Dementia: Desperate calls for support from the families battling England's biggest killer

  • Words and video report by ITV News Anglia's Rebecca Haworth

Families supporting people living with dementia have pleaded for more support, highlighting a nationwide lack of carers that has left them struggling alone.

The condition is the biggest cause of death in England - killing more people than cancer or heart disease - yet loved ones of those with the condition say they feel isolated and adrift because of the lack of support.

Around 100,000 people are living with the condition in the East of England, but due to a record number of social care staff vacancies there simply is not enough help available, say charities.

The Alzheimers Society has described it as a "broken social care system".

Bill and Pat Davies from Bedford told ITV News Anglia how they were coping with a diagnosis that changed their lives three years ago.

They have been married for 45 years - but, a month before lockdown in February 2020, Mr Davies, 79, found out he had Alzheimer’s.

Bill and Pat Davies on their wedding day, 45 years ago. Credit: ITV News Anglia

His wife, 75, said she had noticed he was getting very forgetful, and that it was a relief for them to both finally understand what was wrong.

Mr Davies said the moment he found out was "terrible".

"Really I used to do everything," he said. "I could remember everything from 25 years ago, but now I can't."

They were speaking at an exercise class organised by the Tibbs Dementia Foundation in Bedford, which was set up 10 years ago, and offers 40 different activities to help those with dementia to live well.

Later, at home in the village of Marston Moretaine, Mrs Davies told us what life was like with her husband.

“I'm frightened of saying something simple and then Bill getting agitated and upset about it," she said.

"Frustration comes into it. A lot of people don't see and or don't understand it if he gets agitated about something. I find that difficult."

The couple do not need any medical help yet, but they are eligible for respite care.

However, there are currently no carers available to do it. Mrs Davies said: "We only had one care organisation but they haven't got enough people to do it.

"It's frustrating, very sad, that when you've never had anything from the state, when you need it most you just can't get it.

"There's a lot of people worse off than us and they're still not getting any help either."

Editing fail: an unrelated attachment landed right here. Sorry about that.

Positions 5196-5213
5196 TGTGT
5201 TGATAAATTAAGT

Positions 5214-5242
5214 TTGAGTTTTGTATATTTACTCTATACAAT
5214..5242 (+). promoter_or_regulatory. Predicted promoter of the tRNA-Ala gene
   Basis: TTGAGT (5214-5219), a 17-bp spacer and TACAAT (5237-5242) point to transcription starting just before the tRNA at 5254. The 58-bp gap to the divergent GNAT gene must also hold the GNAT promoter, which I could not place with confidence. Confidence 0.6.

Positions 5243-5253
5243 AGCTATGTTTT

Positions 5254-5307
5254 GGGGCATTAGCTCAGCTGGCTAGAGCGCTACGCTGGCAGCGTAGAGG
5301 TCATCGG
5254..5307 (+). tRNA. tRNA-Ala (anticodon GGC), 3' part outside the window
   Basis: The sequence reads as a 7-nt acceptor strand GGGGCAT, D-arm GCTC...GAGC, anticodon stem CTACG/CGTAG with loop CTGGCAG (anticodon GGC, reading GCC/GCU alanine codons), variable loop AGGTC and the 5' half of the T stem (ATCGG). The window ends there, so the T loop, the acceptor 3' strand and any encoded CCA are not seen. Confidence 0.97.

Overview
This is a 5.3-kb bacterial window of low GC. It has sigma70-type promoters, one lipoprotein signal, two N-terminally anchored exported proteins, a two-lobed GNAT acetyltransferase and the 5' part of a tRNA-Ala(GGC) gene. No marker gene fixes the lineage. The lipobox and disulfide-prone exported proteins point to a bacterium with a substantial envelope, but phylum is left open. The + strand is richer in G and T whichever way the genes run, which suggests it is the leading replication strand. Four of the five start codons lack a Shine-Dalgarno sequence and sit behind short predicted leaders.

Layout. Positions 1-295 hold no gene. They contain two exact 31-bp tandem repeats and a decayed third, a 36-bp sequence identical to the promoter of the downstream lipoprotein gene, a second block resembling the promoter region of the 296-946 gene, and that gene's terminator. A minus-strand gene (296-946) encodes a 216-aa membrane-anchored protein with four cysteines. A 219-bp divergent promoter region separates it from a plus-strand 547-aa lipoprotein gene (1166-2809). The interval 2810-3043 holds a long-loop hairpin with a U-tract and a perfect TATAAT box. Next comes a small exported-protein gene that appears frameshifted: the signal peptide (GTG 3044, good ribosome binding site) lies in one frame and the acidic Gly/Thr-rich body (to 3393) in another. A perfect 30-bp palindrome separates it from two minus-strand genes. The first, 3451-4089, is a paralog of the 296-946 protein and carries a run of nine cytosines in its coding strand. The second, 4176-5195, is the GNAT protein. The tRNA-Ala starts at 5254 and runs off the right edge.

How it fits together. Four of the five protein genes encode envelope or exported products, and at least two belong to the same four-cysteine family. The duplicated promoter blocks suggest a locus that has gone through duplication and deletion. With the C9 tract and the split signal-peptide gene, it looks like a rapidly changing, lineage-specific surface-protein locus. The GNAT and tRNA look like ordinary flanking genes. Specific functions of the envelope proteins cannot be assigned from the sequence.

Social care vacancies are at a record high at the moment - across the UK, there are 165,000 roles waiting to be filled, including 19,500 in the East of England.

Industry body Skills for Care has found there are problems with recruiting and retaining staff, despite the demand for care rising.

It found that the number of people in the social care workforce has shrunk by 50,000 - meaning that at a time when the country needs more carers, there are fewer.

Analysis by the Alzheimer's Society has looked into what impact this is having on family and friends of people living with dementia.

They discovered that across the East of England, family and friends are providing unpaid care worth more than £1 billion every year - a number that is expected to keep on rising.

Currently, people with dementia have to fund the complete cost of their care, unless they have assets of less than £23,250.

This means many end up spending everything they have on their loved ones’ care.

Christine Holland, who spoke to ITV News Anglia about her husband David's dementia diagnosis. Credit: ITV News Anglia

Christine Holland is another unpaid carer who spoke to ITV News Anglia at a Music 4 Memory group run by Tibbs, and has experienced first-hand what it is like to have little support.

Her husband of 45 years, David Holland, was diagnosed with early onset dementia when he was 62. She looked after him at home for 11 years, but could not cope with the 24/7 care any longer, and he now lives in a care home. She said: "I'm sorry to say although I try and be positive, there's not a lot of help out there.

"And that's why without things like Tibbs I think you would quietly give in, because it would be too much for you.

"When we got the diagnosis, which took about a year of tests, they said to my husband and I: 'You've got dementia, it is Alzheimer's. Come and see us when it gets worse - and it will get worse for sure'.

"And that was all they said to us and we never saw them again for about five years."

The Department for Health and Social Care said it was investing to increase the number of carers.

A spokesman said: "Everyone with dementia should have meaningful care following their diagnosis and access to timely information and advice on local support.

"We will publish a Major Conditions Strategy covering six conditions including dementia which will set out the standards patient should expect and look at early detection and treatment of diseases.

"And to tackle social care staffing pressures we run a recruitment campaign, are investing £15 million in international recruitment, and have made care workers eligible for the Health and Care Visa."

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